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A private Tasmanian forestry company hopes independent environmental certification will help double its overseas woodchip exports. Source: ABC News Forico has been awarded Forestry Stewardship Council certification, meaning its products can be marketed overseas as responsibly managed. Chief executive Bryan Hayes said it would help boost woodchip exports to northern Asia. “We already had a plan to expand our volumes, almost double our volumes this year, from 800,000 tonnes in the previous year to 1.5 million tonnes,” he said. “We already had plans to do that but we hadn’t secured the customers, hadn’t locked them down for the year so with this certification we’ll be able to go back into the marketplace and lock down those volumes.” It is hoped the certification will allow the company to export into Korea and Taiwan. In September Forico reopened the Hampshire mill near Burnie after the 2010 closure caused by the collapse of timber giant Gunns. The mill’s closure lead to big job losses and forest contracting businesses folding. Forestry contractors in the north-west are again investing in new equipment after Forico spent about $10 million reopening the mill. Mr Hayes said the re-opened mill and certification would boost job numbers. “[There’ll be] a little more than 30, maybe 35 direct positions, but in addition to that there’s about another 150, in terms of servicing the plantations, doing the harvesting, transporting, replanting those plantations,” he said. The state-owned Forestry Tasmania is also seeking the certification, but a decision has been delayed. The timeline for a decision is unclear.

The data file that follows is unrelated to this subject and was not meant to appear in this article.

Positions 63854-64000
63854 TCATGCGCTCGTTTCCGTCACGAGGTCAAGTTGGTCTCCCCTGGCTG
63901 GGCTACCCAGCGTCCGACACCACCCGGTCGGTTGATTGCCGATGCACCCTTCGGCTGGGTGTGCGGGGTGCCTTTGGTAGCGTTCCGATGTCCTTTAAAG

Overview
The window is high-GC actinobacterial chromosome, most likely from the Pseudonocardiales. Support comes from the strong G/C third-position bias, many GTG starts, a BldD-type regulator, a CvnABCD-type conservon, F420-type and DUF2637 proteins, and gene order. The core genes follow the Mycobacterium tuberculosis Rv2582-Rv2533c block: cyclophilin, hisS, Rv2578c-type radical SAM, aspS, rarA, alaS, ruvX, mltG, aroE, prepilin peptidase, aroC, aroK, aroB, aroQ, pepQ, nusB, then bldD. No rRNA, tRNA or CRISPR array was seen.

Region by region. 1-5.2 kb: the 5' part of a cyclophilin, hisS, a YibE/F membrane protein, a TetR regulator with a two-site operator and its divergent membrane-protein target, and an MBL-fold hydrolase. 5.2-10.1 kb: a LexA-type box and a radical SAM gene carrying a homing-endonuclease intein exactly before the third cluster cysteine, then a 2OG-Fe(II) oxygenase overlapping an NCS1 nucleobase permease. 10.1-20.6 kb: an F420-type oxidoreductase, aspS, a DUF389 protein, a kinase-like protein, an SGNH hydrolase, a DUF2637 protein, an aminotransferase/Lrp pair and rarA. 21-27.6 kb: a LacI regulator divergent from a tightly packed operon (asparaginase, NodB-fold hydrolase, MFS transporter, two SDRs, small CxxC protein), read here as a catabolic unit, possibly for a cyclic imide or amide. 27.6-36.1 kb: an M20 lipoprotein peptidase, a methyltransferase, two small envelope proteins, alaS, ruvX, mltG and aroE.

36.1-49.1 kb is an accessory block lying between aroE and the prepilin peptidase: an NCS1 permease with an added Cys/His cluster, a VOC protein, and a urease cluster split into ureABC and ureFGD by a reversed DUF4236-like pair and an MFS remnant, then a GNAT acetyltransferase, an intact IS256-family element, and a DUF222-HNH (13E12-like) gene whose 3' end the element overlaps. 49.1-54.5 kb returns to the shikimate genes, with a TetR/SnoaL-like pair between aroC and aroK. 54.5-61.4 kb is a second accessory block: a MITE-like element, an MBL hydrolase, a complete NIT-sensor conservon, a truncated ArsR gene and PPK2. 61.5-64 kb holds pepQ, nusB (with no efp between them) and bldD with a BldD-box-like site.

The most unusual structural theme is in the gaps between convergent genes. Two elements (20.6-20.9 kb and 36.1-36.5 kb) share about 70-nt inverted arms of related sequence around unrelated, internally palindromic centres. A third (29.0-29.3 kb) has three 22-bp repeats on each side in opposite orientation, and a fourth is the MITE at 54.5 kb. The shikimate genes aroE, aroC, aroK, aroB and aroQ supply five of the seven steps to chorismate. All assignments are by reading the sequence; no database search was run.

A review of Victoria’s logging industry will examine the potential for new national parks in the state’s east but logging in native forests is expected to continue. Source: The Age In a release the state government revealed long-awaited terms of reference for an industry taskforce it has established to navigate the explosive battles between loggers and environmentalists over the state’s native forests. The taskforce will investigate issues including protection of threatened species such as the Leadbeater’s possum, job protection and economic activity. Consideration of developing new forest plantations is also included. Premier Daniel Andrews said the taskforce would work to reach “consensus” about the future of the forests and wood products industry. “This is a historic step forward for the future of our forests in Victoria,” Mr Andrews said. Unions and forest conservation groups were among those that developed the terms of reference. But Greens forest spokesperson Samantha Dunn said it was disappointing that native forests would continue to be logged. “The taskforce’s first job should be to defer logging across the remaining Leadbeater’s possum habitat,” she said. “The government needs to get on with the job of transitioning away from native forest logging and focus on plantations.” Green groups have been campaigning in particular for a new national park covering the forests of the state’s central highlands in order to protect Leadbeater’s possum and other endangered species.